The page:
Painting exterior masonry is a fairly simple process of adequate preparation and selection of paint colour. The choice of paint is usually a matter of budget and/or personal bias because exterior masonry paints are all the same right?
Not really no.
There are water based paints, oil based masonry paints and mineral paints as well as a rubber based paint known as Pliolite. Factor in also the new ‘Eco Paints’ and you’d be right to be a little confused.
So which is best and does it really matter?
First of all the choice of paint will depend upon the type of wall surface and whether it has been painted before. Generally, the exterior walls of your property will be plain brick or stone or finished with some kind of cement based render – older properties (particularly those with a single thickness of wall) may have a lime based render finish.
Previously Painted Walls
For previously painted walls in good condition a standard water based masonry paint such as Dulux Weathershield should be perfectly adequate. If your budget doesn’t stretch that far then an own brand equivalent such as B&Q should be fine.
Most exterior wall paints are water based and contain some form of acrylic binder. They should be micro-porous – in other words, they allow any moisture trapped in the wall surface to evaporate.
Unpainted Cement Rendered Walls
If you have cavity walls and the render is in good, dry condition there is no reason why you shouldn’t use a conventional water based finish. You may need to do a little preparation such as filling any minor cracks and priming any loose or friable areas with stabilising solution.
Afterwards simply coat with two or three coats of masonry paint in your chosen colour (the first coat slightly thinned with water).
Stabilising Primer is ideal for chalky or powdery areas. It acts like an adhesive – providing a solid base for subsequent coats of paint to stick to.
However, it is NOT a suitable primer for ordinary rendered walls despite what your neighbour or bloke down the pub may tell you. A thinned coat of regular masonry paint is all that is needed as a primer for sound rendered walls and stonework.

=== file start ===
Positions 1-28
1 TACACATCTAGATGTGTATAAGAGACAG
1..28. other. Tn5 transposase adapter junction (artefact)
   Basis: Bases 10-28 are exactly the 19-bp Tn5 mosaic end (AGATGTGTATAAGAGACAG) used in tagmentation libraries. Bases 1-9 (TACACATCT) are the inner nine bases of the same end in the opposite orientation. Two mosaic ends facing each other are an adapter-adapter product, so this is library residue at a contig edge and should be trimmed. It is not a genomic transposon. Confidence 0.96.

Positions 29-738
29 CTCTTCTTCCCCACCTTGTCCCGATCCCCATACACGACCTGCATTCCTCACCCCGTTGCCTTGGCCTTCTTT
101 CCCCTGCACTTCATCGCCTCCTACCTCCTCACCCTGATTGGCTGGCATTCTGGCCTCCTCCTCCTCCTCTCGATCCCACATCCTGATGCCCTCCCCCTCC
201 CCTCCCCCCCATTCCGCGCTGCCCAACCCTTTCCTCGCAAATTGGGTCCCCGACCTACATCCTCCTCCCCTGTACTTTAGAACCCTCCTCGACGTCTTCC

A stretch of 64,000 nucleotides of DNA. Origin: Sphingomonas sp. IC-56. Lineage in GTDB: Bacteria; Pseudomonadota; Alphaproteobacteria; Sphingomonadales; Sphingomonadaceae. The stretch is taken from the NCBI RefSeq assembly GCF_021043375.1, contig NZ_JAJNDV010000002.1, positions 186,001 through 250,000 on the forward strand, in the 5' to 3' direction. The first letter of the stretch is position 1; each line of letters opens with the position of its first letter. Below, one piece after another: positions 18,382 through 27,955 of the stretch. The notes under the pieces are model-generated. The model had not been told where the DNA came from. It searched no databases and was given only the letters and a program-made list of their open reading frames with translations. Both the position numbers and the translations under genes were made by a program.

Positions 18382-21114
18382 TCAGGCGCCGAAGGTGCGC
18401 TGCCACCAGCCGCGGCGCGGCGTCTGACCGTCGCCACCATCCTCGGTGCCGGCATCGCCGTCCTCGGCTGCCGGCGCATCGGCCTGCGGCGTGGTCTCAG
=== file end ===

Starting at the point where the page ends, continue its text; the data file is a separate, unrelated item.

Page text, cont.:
For older properties with a single thickness of wall it will be necessary to ensure that the wall is able to breathe (in other words, the surface should be permeable and allow any trapped moisture to escape). Ideally the render will be lime based or with a low cement content finish.
In theory a quality water based system, such as Dulux Weathershield, will perform quite adequately and should last many years.
However, you may consider using a mineral based paint which could perform considerably better?
Mineral Based Exterior Paints
Put simply, mineral paints are made with a silicate binder which reacts with the surface of the wall to form a long-lasting bond, unlike traditional paints which simply form a skin. They are naturally alkaline, so inhibit mould growth and carbonation; mineral paints also have the added advantage of being eco-friendly too.
The disadvantage is that they require more thorough preparation, special primers and are, initially, much more expensive – although the increased performance should pay back over the long term.
Each have their own detailed specifications for different kinds of wall surface and these must be followed to the letter in order to enjoy the maximum performance.
Lime Rendered Walls
For old buildings with a lime based render or lime based pointing a traditional Limewash is ideal. Limewash is simply a paint made from lime powder and water together with a colourant.
The main advantages of limewash are they bind to the surface very well and are totally breathable – another benefit is that they are relatively inexpensive.
Care needs to be taken with application and sometimes additional binders need to be added to aid adhesion.The finished result can be very striking though – looking much more natural than a traditional paint finish.
Limewash paints are available from a number of sources including Ecos, Ty-Mawr, Little Greene and Farrow & Ball.
Technically, an ECO paint is simply a paint which has a very low or zero volume of Volatile Organic Compounds. While some ECO paints are obviously superior to others there isn’t any case for suggesting that an ECO paint will perform any better or worse than any other form of exterior paint – it will simply be a matter of personal choice.
It’s worth noting, however, that mineral and lime based finishes, mentioned above, are by their very nature eco-friendly – so would make a good choice if you wanted to be as environmentally friendly as possible?
A Little Preparation Will Go a Long Way
As always, the amount of time you spend preparing the surface will show in the end result and, if done properly, a painted exterior wall will last at least ten years before it needs re-coating.
Bear this in mind when making your choice of materials as it really isn’t worth skimping and a few extra pounds spent at the outset will go a long way.